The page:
Creating a free account will enable you to subscribe to our daily and weekly email newsletters, as well as customize your reading experience to show only the categories most relevant to you.
Signing up only take a few minutes, so why not give it a try and see what you've been missing out on.
The lead article in the first issue of the new journal Technology reports that results of a simple, non-invasive test to quantify nerve fiber length and density in the cornea correlates with invasive skin biopsy results, and predicts the severity of symptoms of painful small fiber neuropathy in patients with sarcoidosis. Symptoms of small fiber neuropathy are very common, affecting an estimated 2-3% of the adult US population. These include burning and shooting pain, numbness, intolerance to touch and tingling, as well autonomic disorders such as sweating abnormalities, diarrhea/constipation, sexual dysfunction, blurry vision, and orthostatic hypotension, among many others. In addition to sarcoidosis, other diseases such as diabetes are responsible for small fiber nerve loss and damage resulting in similar symptoms. Reliable and reproducible methods for quantifying these disparate symptoms are lacking, thus confounding diagnosis and impeding evaluation of potential therapies.
Using a corneal confocal microscope to photograph nerve fibers in layers of the cornea followed by computerized image analysis, the researchers found that corneal nerve fiber number and length correlate strongly with intra-epidermal nerve fiber density obtained by skin biopsy from the leg, as well correlate strongly with the score of a patient questionnaire on symptoms of neuropathy. Skin biopsy, the current gold standard, is invasive, labor intensive to evaluate, of variable outcome depending on location, non-repeatable at the same site, and relatively insensitive for diagnosing small nerve fiber loss. The cornea has the highest density of nerve fibers of any tissue in the body, and repeat measurements without discomfort to the patient can be used to gain significantly more information on nerve fiber damage. The correlation identified using this technique with patient reported symptoms therefore provides a rapid and simple way of diagnosing neuropathy resulting from small nerve fiber loss and damage in sarcoidosis patients and also offers a way to objectively evaluate the effects of therapeutic interventions on a notoriously difficult disease to follow.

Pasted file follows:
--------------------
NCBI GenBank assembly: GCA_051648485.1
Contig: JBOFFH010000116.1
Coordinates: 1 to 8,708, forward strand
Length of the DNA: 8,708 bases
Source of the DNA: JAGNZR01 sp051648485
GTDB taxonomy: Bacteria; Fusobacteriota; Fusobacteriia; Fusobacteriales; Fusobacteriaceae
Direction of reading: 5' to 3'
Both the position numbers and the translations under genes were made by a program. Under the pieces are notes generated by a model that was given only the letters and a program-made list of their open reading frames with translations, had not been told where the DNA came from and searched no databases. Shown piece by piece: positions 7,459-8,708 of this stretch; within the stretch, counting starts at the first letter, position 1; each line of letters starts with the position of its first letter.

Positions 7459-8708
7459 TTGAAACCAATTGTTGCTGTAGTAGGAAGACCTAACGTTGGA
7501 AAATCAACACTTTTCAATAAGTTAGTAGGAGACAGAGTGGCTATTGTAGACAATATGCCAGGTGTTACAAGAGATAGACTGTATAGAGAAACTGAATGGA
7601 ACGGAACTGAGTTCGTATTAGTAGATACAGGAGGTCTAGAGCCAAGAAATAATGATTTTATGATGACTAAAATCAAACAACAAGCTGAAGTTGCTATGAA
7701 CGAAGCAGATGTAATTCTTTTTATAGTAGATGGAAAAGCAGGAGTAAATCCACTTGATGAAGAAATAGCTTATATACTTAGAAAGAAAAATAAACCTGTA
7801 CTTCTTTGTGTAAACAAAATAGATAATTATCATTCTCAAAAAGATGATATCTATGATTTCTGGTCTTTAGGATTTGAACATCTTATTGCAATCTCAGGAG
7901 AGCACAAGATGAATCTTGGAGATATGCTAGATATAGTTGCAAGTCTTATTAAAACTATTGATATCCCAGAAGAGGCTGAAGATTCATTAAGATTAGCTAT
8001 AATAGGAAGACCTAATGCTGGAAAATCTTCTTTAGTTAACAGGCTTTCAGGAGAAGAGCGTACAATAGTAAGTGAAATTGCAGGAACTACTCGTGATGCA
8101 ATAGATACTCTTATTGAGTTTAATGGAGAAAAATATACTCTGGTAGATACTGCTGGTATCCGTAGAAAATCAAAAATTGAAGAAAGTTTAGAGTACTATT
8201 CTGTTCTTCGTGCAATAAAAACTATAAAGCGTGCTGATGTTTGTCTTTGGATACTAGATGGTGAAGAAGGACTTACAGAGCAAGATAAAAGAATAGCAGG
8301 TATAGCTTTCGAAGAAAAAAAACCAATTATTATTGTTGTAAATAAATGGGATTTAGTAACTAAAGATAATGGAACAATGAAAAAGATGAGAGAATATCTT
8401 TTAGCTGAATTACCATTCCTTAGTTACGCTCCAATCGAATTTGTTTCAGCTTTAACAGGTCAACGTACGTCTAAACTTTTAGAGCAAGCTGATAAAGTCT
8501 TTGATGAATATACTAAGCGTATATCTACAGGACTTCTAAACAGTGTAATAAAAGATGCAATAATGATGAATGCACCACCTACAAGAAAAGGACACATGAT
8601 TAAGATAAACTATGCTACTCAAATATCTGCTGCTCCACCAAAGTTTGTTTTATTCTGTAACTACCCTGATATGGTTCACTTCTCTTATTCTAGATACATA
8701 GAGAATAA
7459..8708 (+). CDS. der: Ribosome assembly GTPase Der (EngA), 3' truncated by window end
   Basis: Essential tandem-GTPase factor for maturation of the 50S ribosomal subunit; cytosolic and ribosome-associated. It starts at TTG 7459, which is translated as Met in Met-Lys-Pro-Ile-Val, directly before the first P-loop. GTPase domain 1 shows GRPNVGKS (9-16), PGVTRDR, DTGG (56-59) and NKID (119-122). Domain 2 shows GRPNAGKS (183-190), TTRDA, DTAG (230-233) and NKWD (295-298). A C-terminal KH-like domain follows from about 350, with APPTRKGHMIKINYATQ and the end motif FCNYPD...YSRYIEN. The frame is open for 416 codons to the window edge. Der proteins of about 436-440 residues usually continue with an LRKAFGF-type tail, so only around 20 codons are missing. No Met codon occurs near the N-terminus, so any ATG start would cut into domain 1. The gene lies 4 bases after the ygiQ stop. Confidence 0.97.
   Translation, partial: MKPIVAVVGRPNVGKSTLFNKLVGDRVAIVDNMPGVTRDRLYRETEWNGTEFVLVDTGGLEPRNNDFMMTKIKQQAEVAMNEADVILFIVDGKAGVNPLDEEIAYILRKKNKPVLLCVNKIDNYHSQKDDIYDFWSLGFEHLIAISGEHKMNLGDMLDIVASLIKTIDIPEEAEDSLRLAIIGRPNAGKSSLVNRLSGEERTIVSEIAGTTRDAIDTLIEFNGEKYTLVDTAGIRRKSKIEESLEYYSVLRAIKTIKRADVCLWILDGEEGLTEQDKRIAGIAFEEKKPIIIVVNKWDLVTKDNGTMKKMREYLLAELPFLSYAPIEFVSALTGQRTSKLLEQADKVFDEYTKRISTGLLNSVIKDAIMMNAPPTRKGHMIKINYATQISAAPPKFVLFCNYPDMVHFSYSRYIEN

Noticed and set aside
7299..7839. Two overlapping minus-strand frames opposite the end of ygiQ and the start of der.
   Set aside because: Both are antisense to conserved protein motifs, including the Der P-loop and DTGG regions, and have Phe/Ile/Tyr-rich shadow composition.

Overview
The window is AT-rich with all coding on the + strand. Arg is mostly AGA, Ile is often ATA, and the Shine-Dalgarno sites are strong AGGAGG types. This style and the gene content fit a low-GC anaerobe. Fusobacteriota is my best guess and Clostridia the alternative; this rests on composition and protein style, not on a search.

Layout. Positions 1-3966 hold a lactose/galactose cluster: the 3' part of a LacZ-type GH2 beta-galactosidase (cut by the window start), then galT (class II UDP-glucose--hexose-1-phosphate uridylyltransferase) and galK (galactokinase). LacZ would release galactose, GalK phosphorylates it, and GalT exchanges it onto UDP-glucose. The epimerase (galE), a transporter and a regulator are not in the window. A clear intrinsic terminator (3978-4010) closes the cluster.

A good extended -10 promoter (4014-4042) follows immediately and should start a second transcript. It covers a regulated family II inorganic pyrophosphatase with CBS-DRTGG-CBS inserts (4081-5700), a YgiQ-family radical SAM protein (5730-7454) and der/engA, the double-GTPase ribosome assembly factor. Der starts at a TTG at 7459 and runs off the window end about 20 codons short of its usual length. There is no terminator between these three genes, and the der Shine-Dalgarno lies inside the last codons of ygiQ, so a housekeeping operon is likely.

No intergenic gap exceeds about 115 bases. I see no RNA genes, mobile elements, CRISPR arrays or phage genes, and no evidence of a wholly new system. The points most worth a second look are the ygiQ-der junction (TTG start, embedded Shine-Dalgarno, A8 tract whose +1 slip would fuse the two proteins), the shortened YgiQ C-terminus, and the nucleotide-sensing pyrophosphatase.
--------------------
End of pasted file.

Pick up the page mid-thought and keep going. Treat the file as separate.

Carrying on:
"We were quite surprised and pleased to discover that by using corneal confocal microscopy, the amount of useful information on the patient's neuropathic condition could be obtained that surpasses other diagnostic methods, even those that are much more traumatic for the patient. Additionally, we can essentially diagnose disease objectively, without relying on subjective information provided by the patient," said Dr. Anthony Cerami, senior author and CEO of Araim Pharmaceuticals, Inc. "Curative therapies for small nerve fiber loss and damage are lacking, and we anticipate that use of this technique will permit us and others to assess therapeutics that promote nerve regrowth in the cornea that is reflective of nerve regrowth in other target tissues of neuropathy."